The Ashes: Alternative England marks out of ten

Every cricket site, blog and their dog have been arbitrarily awarding England and Australia’s cricketers marks out of ten for their performances in the Ashes. There’s nothing more to add, really. Everyone knows that Ian Bell had a good series. So here’s some marks out of ten that really count, starting with England.

Alastair Cook – Bus-hailing ability – 2/10

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“Where can we hire a pedalo?”

It’s not all chauffeur-driven Bentleys for England’s Ashes-winning skipper – on Sunday night he was reduced to hailing a night bus. Cook gains marks for his technique – any bus driver could recognise that as the signal for him to stop. However, it appears that Cook and Prior are not actually standing at a bus stop and by the look of the passing buses, none of them are in any danger of stopping. Matt Prior’s not even trying to stop a bus – he appears to be trying to get a hitchhike.
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Great Cricket Drinking Episodes: 2013 round-up

For some reason, the internet at large has been very taken by our re-tellings of the escapades of international cricketers when it comes to booze. For instance, if you Google ‘David Boon’, we come up on the first page. Now, cricketers and alcohol have been back in the news quite a bit recently, so we thought we’d give you a brief update on all things leather, willow and ethanol:

1. David Warner assaults man wearing beard. If you’ve missed this, you’re not really paying attention now, are you? The nation’s current favourite pantomime villain was deported (well, not really, not by the border agency or anything) for assault. Not to Australia, like in the old days, but to Zimbabwe, to spend a few weeks rotting on the ‘A’ tour. What he found in southern Africa was a land of unbridled riches, furnished as it was with a pitch so flat it could probably be used for an attempt on the land speed record. However, we’re more interested in the lead-up to Warner’s banishment.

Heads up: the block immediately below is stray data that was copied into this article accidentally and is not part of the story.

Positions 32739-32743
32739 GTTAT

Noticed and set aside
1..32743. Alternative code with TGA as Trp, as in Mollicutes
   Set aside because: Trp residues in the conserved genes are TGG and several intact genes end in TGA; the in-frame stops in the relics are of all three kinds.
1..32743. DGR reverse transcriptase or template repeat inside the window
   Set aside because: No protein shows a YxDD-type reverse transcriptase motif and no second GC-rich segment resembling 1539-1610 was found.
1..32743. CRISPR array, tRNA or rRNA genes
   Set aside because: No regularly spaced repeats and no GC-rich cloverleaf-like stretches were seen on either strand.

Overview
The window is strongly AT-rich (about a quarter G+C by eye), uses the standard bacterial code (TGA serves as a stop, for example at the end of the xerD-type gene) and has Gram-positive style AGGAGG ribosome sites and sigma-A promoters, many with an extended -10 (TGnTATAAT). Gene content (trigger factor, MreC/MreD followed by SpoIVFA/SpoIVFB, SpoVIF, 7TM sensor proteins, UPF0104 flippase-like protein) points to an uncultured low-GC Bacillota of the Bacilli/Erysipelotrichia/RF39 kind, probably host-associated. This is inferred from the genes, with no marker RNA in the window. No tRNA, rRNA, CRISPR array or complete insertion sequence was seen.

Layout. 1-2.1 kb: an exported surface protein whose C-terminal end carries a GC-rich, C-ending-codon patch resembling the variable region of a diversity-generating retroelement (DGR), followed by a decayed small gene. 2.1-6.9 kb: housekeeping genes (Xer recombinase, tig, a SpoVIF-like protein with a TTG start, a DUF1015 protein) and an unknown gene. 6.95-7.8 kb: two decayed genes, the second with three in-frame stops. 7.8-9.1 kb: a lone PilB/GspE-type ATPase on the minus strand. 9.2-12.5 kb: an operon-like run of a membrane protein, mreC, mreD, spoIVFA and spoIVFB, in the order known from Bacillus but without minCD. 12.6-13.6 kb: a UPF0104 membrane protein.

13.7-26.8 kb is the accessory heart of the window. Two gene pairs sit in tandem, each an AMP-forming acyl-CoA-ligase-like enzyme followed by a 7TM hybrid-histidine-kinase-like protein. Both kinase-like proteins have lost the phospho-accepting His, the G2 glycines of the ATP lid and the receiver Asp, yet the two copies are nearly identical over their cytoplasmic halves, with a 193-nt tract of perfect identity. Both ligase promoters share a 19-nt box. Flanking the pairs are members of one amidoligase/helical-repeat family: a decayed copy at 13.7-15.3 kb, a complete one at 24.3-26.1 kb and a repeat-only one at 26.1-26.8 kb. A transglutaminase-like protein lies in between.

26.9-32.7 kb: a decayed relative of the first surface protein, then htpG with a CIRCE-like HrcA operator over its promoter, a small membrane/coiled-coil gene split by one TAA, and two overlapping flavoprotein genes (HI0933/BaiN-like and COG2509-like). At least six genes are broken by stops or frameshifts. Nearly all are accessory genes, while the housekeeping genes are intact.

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The Over: The Ashes – Third Test

Here’s our entirely original thoughts on the eventual puddle at Old Trafford

1. Nearly everyone is saying fairly nice things about Michael Clarke’s captaincy, at least to some extent, but we can’t quite fathom his tactics in this one. Put quite simply, he had to win this game or The Ashes were gone. He knew that the weather forecast for the last two days were iffy at best and yet he batted on for 36 overs. If he’d been really bold, he would have forfeited his second innings and set England an enticing 160 to win. Now that’s a bit outlandish, we admit, but he could easily have knocked off 50 in no more than 10 overs and made it 210. That’s a serious score to chase in a fourth innings, regardless of the weather, and based on the evidence of Monday, it would have been a real struggle for England. We’ll say again, Australia HAD to win, even at the risk of losing. They didn’t even give themselves half a chance.

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